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Education

  • Schools solve bus loading dilemma

    INDEPENDENCE — Recent updates were made to Independence Elementary and the middle and high schools’ bus parking lots by the Grayson County Public Schools transportation department, allowing for smoother loading and departure at the end of the school day.

    During the Grayson County School Board’s Feb. 13 meeting, Charles Dickson of the school system’s transportation department, gave a brief summary of what had been done to improve the traffic from the parking lot.

  • Mandate's end won't affect Grayson transgender policy

    INDEPENDENCE — A recent announcement from President Donald Trump’s administration was a new development in an ongoing debate about transgender rights involving restrooms; one that reached the levels of the local government last year.

  • GES project could require tax increase

    Galax could refinance debt and raise the tax levy to pay for a proposed $17 million expansion of the elementary school.

    At a Feb. 13 joint meeting with Galax City Council and the Galax City School Board, accounting firm Davenport & Company gave a presentation on how the funding for the Galax Elementary School renovation and upgrade might be achieved.

  • Drivers urged to 'Zone In' near Galax schools

    Staff Report

    Galax students and parents dropping them off at school may not be aware that, just a few blocks from the campuses, Galax Safe Routes to School has yard signs posted in the Parkwood Street neighborhood urging drivers to “Slow Down! Keep our kids safe,” and the message behind it goes deep.

  • GOING VIRAL: flu empties local classrooms

    The dreaded flu virus has declared open season in the Twin Counties, and some school systems in the area are feeling the effects with more absences than normal.

    In the past week, Carroll County Public Schools saw a large number of student absences, climbing into the hundreds for a few schools inside the division.

    “We noticed an increase in absences on [Feb. 9-10], but not nearly as bad as the last two days,” Schools Superintendent Strader Blankenship told The Gazette on Tuesday.

  • Galax looks ahead to budget challenges

    Galax schools will face a budget challenge this year.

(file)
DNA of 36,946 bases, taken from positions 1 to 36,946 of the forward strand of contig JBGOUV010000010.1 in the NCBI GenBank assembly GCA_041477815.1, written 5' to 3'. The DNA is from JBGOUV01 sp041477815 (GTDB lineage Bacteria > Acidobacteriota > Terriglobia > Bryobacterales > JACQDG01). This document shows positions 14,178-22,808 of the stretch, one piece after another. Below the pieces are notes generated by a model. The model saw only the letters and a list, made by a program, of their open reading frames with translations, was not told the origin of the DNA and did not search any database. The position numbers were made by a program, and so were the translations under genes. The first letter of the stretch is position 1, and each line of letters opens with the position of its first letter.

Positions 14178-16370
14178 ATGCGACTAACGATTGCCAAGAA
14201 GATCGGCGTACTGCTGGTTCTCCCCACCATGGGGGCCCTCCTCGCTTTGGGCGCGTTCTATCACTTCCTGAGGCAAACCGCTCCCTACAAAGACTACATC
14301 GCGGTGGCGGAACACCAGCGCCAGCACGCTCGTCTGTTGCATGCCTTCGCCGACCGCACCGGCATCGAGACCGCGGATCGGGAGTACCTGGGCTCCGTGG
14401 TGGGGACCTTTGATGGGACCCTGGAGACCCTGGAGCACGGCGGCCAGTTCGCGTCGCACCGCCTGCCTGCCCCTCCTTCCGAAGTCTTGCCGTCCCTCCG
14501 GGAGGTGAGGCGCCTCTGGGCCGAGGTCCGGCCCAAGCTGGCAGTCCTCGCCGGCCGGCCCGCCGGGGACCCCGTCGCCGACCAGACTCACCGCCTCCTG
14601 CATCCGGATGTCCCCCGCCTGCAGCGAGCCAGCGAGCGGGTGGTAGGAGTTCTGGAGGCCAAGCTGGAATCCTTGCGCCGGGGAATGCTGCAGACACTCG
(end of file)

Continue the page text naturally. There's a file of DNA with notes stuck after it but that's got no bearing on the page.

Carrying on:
At the Jan. 10 Galax City School Board meeting, Superintendent Bill Sturgill noted that there is “close to a $300,000 hurdle” to get over already in the budget, due to the rising cost of Virginia Retirement System contributions and Gov. Terry McAuliffe’s financial supplement (with a local funding match) being taken away.

  • Grant paying for playground equipment for special needs students

    INDEPENDENCE ― Grayson County Public Schools recently received a grant from United Way Southwest Virginia for $5,000, to use in inclusive projects for students with special needs.

    The grant money will pay for recreational equipment that can be enjoyed by students with and without special needs at Fairview Elementary School; where they will also soon have an inclusive play area to enjoy together.

  • Taylor directs traffic, sends students in positive direction

    Officer Vickie Taylor received an accolade just in time for Crossing Guard Appreciation Day; she was given one of Virginia’s Most Outstanding Crossing Guard Awards for 2016, one of six such officers to receive the award out of 71 nominations.

    “I love you, but I’ll correct you,” is a motto of sorts for Taylor, a 15-year veteran of the Galax City Police Department and a school resource officer for 13 years.

  • King remembered as inspirational teacher

    Like many students before him at Galax High School, Travis Newman had heard the stories from upperclassmen about Judy King.

    He was warned about the strict red-haired English and U.S. History teacher, a tough-as-nails educator who didn’t suffer foolishness and demanded only the best from her class.

    Newman recalls entering her English classroom with dread, “but I learned quickly that what people hated about her classes was that she cared — and she expected her students to care, as well. This was not a class that you could breeze through.”

  • Teachers left out of pay raise proposal

    Landmark News Service

    RICHMOND — State employees may just get Christmas in July in the form of a 3 percent raise.

    Republican budget leaders from both chambers of the General Assembly announced the pay increase, plus a 17 percent higher starting salary for Virginia State Police troopers and a way to address salary compression for sheriff’s deputies.